Seeing your child acquire new skills is an eye-opening experience. One of the most interesting aspects for someone who grew up with one language (and a dialect) is to see how our son learns two languages so different from each other. Here are 3 things I’ve learned by watching our now 18-month-old son learn both of his mother tongues:
- Mistakes are your best friend
People often think that a young child that grows up with two or more languages spoken at home will learn those languages automatically and with ease. But that’s not true. You need to make a huge effort as parents, and the child will need to make a huge effort as well. The amazing thing about little kids is that they aren’t afraid of making mistakes. If they don’t pronounce a word correctly or don’t know a sentence structure perfectly yet, they just practice until they do, making a myriad of mistakes on their way. If you’re very self-conscious about making mistakes, don’t be! You’ll learn a language much faster if you’re not afraid of making mistakes. Here are two really funny mistakes I made learning Mandarin Chinese.
- Practice makes perfect
Our son practices new sentence structures day in day out. If he wants to practice a Chinese sentence structure, he’ll switch to only speaking Chinese for a few days until he gets the hang of it. When he wants to practice a new German sentence structure, he’ll make sure to be around me as much as possible to practice it. He’s not afraid of making mistakes. He’ll just repeat new phrases or sentence structures until he masters them.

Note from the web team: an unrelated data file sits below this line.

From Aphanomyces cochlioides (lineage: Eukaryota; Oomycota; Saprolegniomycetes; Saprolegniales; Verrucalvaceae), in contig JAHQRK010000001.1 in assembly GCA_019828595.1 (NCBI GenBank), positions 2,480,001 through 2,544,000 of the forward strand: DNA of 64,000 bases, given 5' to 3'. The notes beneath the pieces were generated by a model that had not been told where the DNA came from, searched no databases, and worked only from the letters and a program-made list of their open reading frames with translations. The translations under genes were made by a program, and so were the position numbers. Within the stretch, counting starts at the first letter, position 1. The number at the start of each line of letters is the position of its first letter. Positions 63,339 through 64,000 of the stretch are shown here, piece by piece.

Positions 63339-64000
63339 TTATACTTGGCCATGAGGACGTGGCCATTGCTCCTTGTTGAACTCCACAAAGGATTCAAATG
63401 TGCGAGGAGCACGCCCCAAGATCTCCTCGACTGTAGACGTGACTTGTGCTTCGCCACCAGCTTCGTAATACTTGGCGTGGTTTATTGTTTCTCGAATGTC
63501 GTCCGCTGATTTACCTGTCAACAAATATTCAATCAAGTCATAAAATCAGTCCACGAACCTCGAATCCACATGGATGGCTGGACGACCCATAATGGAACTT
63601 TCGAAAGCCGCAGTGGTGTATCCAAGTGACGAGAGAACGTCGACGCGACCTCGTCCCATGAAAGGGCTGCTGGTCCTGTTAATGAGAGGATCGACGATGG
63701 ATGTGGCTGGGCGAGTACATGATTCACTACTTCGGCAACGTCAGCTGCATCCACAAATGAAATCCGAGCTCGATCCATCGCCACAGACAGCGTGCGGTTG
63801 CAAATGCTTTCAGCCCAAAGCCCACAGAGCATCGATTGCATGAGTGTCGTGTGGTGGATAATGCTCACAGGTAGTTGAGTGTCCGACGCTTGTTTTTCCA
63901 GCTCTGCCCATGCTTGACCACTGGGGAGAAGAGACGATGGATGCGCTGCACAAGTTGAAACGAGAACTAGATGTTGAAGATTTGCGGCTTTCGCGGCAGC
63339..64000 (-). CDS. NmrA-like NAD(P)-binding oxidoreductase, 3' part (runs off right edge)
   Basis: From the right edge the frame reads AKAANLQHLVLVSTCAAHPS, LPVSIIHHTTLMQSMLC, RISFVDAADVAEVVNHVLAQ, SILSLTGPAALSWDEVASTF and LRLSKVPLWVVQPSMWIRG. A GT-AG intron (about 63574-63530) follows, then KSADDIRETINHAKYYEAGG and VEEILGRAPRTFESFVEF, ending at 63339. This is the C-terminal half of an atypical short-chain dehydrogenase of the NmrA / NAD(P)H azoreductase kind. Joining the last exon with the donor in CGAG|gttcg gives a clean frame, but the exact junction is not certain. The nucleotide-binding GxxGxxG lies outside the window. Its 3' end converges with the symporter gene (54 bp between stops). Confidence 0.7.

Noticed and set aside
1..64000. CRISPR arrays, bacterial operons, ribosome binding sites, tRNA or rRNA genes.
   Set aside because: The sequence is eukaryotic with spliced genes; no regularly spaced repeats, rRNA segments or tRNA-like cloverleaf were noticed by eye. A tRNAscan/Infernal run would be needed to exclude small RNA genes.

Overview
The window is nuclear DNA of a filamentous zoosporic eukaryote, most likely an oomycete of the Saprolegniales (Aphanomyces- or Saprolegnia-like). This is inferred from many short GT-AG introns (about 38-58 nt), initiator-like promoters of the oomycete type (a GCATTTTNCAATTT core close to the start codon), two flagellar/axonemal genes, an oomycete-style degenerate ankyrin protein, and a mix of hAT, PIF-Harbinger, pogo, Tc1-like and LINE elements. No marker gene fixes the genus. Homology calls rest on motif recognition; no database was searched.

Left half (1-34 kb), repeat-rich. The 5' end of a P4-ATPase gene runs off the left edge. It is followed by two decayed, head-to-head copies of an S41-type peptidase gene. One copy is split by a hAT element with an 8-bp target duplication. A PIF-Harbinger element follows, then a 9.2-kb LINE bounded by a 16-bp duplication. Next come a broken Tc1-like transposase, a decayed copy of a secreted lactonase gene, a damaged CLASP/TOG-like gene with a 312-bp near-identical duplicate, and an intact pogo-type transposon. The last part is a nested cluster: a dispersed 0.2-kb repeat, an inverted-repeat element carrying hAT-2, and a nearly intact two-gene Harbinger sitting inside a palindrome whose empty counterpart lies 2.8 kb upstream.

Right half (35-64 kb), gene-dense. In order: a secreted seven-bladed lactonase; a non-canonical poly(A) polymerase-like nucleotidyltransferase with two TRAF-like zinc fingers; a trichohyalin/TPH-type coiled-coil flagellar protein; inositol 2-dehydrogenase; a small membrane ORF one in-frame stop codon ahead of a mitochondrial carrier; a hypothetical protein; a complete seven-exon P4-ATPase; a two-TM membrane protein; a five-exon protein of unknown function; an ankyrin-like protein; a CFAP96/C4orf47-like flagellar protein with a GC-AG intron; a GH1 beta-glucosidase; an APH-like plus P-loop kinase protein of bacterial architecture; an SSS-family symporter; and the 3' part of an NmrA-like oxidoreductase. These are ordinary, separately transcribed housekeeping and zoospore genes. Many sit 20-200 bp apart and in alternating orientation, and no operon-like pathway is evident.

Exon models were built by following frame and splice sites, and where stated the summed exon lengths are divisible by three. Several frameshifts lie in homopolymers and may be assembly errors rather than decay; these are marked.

- Conversation is key
Toddlers learn and memorize fast by having conversations. These days, our son even has conversations with himself to make sure he’ll perfect his conversation skills. It’s common to hear him say things like “Would you like to drink water? Yes, please” or “Let’s go for a walk. Okay”, usually telling us exactly what he expects us to do. Conversations help tremendously in learning a language well, and if you aren’t able to or don’t have the finances to afford a language partner, be your own conversation partner. As odd as that might sound, it will make you feel much more at ease using the language on ground.
What have your children taught you about learning a language?